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Lynn McCann

Our Blog will include contributions from a number of autism specialists. Lynn, Matt and Emma work for Reachout ASC, plus occasional guest bloggers.
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Lynn McCann

Will being more positive make us better teachers?

image from https://creatingbranches.com/tag/parent-teacher-communication/

Yes, I know, there's a lot to moan about in teaching at the moment. We've had so many changes, so many demands and so much pressure put on us over the past few years (actually forever) and the funding cuts and the threat of mass accademisation still hasn't gone away. The SEND reforms are in a mess and the media are against us...as everything wrong in society is the teacher's fault, naturally, and far too many good teachers are leaving. 

However, with a new year starting I want to be more positive. I'm fed up of the doom and gloom dragging me down and making me feel more stressed than I probably need to be. And reading the tweets about the College of Teaching this week, some positive and some very negative, it made me sigh. I'd love it to be something that we could all feel positive about because I do believe that being positive makes us better teachers and a better profession. 

But I fear it is doomed to fail if we don't see the need to be far more positive about our profession. The media is blaming us for all of societies' ills, the government change things every two minutes and some pupils and parents do not have the respect that they used to. If we can't come together and say who we are as a profession (that's SLT and classroom teachers) then we can't stand up together to show what a great profession we are.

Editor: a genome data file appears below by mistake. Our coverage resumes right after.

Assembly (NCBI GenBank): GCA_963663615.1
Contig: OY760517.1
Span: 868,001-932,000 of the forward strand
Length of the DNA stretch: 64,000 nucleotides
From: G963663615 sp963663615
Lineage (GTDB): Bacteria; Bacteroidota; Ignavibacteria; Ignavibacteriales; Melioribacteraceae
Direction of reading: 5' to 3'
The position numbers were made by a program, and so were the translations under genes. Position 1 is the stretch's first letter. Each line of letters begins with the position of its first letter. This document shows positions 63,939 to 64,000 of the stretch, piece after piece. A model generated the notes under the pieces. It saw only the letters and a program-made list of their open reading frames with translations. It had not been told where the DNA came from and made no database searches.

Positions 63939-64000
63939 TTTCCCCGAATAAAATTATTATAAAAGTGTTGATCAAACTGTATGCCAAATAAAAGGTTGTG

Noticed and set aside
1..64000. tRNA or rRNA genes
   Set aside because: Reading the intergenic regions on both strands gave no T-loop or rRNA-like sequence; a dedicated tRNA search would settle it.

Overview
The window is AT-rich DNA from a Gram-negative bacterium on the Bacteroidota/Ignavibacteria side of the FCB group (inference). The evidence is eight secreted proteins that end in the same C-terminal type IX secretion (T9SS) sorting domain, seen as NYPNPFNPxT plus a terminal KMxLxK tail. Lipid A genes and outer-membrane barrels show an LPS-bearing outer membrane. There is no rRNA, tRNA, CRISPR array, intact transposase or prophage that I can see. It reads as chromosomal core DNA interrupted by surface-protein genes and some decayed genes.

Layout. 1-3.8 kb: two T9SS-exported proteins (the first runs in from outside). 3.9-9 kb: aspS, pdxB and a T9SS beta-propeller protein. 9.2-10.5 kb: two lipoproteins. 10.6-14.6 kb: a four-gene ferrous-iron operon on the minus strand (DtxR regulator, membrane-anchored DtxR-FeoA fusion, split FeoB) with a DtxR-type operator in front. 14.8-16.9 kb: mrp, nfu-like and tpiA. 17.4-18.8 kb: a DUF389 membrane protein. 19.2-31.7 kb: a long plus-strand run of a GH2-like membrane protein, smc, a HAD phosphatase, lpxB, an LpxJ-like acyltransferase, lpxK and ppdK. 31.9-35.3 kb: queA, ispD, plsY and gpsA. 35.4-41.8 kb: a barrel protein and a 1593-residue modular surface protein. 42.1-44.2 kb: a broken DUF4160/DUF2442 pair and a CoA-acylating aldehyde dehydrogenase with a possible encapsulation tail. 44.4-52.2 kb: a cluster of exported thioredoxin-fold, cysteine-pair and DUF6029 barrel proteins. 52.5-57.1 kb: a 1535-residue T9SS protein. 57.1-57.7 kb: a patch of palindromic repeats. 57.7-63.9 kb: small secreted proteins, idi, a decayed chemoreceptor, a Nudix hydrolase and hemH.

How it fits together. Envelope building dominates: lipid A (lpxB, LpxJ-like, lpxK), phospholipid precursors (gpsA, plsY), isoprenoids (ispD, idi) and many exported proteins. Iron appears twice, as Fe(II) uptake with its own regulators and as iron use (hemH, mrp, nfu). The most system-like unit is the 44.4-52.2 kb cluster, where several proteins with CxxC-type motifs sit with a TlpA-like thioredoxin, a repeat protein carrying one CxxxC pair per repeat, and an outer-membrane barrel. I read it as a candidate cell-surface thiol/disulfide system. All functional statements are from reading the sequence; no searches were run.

It's interesting the respect given to the HTs and staff at the schools shown on Educating Yorkshire and Essex by some of my non-teaching friends.  Each programme showed teachers being positive about children and about the reality but also love of their jobs. As I work with many different schools, the best ones are always where there is a positive atmosphere, where staff are working as a team and say lots of positive things about each other. They share the workload and support one another, yes, the moans are still there about some things, but they move on and get on with doing the best job that they can. I always know a pupil with autism will fare well in these schools.

It has to start with yourself and what you want to focus on this year, or in this part of your career. I'm going to pledge to be positive and communicate the positives. There are challenges and worries ahead, the funding cuts, accademisation and many other things affect us as independent specialist teachers. But in the end, our service has to be the best thing that meets pupils, teachers and school's needs. So can being more positive make us better teachers?

I think so. As well as continuing to follow the #teacher5aday hashtag (start with @MartynReah if you haven't heard of this yet) I am going to ask myself 5 questions this year...